on Saturday and Sunday, June 23rd-24th, AONE set a club milestone by holding its first overnight motor tour in many years! Thanks to the superb planning efforts of Maine AONE member Mike Torrusio, we were treated to a truly unforgettable weekend experience. Unfortunately, Mike himself was called away on a family medical emergency and couldn’t join us, but he made arrangements to hand off all the info we needed on Friday, and we were able to carry on famously without him.
The lucky participants, in no particular order, were John & Lauren DeWaele (green 74 Spider), Kevin & Diane Murphy (another green 74 Spider!), Scott Sciumeca (black 87 Spider), Peter Walker & Meg Anderson (white 77 Spider), Mark Ziburis and Charley Sundblade (red 92 Spider), Dave & Vi Pratt (red 61 Giulietta), John and Ki Basel (lesser car), Gene & Judy Durso (lesser car), and Donna & Tom Ryan with their daughters Jessie, Livie, & Maddy (relatives of the Dursos in a lesser truck, bringing up the rear).
We were off to an inauspicious start since, when we rolled down Saco’s Main Street on Saturday morning to find the restaurant where we were to group up, we discovered that this was the day of Saco’s Sidewalk Art Festival. Tents and canopies lined both sides of the street, obscuring everything including the restaurant, and traffic was crawling. But we managed to muster in a parking lot on a side street, and eventually we were all gassed up and ready to go. We were each equipped with over twenty pages of directions and maps for our two-day excursion, although the plan was to stick together, since nine cars was a manageable number. Gene & Judy had picked up all the data from Mike the day before.
The first part of the tour took us through some of the coastal towns south of Portland, which was a tad slow-going on a late-June Saturday, and we got split up a few times, causing us to regroup. So we decided that we’d all fend for ourselves, at least for the nonce, and that worked well. Around midday, we pulled into Fort Williams Park, where the Portland Head Light is. Here, besides the beautiful park and lighthouse, we were pleasantly surprised to find a fellow AONEr waiting for us—Frank Luongo of Portland, ME, who has a Giulia Spider under restoration but wanted to meet some of the Alfa gang.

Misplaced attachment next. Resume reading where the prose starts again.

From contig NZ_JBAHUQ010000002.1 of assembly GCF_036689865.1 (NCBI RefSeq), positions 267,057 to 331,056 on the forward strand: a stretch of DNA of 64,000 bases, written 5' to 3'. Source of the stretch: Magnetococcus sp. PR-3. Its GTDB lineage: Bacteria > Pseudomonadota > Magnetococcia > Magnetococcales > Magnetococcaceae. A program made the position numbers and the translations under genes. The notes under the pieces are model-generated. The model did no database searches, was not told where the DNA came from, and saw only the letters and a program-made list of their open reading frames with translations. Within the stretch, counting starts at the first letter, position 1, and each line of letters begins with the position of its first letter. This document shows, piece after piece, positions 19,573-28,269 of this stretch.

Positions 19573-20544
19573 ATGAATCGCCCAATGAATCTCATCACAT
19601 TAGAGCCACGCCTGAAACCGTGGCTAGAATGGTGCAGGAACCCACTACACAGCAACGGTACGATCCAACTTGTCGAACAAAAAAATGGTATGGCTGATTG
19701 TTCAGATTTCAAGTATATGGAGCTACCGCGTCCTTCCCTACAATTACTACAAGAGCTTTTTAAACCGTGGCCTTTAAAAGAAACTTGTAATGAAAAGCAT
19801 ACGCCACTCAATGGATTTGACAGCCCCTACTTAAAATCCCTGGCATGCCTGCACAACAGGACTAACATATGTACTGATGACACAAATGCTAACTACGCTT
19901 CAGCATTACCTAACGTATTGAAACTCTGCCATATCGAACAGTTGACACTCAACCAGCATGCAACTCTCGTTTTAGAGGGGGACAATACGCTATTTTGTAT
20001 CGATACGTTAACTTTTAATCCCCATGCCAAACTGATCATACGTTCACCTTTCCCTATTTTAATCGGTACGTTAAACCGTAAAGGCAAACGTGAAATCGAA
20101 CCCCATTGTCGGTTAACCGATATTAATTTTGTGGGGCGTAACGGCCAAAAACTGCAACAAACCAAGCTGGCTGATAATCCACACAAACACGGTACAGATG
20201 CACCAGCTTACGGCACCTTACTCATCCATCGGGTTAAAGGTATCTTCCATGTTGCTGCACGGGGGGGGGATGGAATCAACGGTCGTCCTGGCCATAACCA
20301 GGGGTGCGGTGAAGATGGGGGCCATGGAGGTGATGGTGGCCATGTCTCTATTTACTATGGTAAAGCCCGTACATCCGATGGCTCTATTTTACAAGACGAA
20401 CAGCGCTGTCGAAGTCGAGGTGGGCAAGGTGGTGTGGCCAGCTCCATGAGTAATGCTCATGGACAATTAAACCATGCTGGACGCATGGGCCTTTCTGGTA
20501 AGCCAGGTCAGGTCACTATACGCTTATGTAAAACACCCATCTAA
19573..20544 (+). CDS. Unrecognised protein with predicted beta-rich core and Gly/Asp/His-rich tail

From there, we motored inland, where Mike had scouted out some marvelous roads for us to traverse. Our tourmaster, as we learned, has a unique and colorful way of expressing himself—even when it comes to tour directions. (Example: "At Rt. 231 Depot Road kind of turns into Freeport but then changes to Allen Road which melds into Fickett where you will veer right, which then turns into Rabbit Road. No matter, just follow the road till you reach Rt. 9.") This left us individually and collectively flummoxed at several spots along the way, but we quickly got into the swing of things. In a sense, it was good that Mike wasn’t with us to lead the way, since that would have taken some of the fun and challenge out of it.
Our target in this leg was the Railway Café in Richmond for lunch. Alas, because of our delayed start, the slow going toward the beginning, dawdling at the lighthouse, and the substantial number of miles Mike had charted for us, we didn’t get there till nearly three o’clock! But the funky bistro was worth the wait, serving up large quantities of great food—and fast!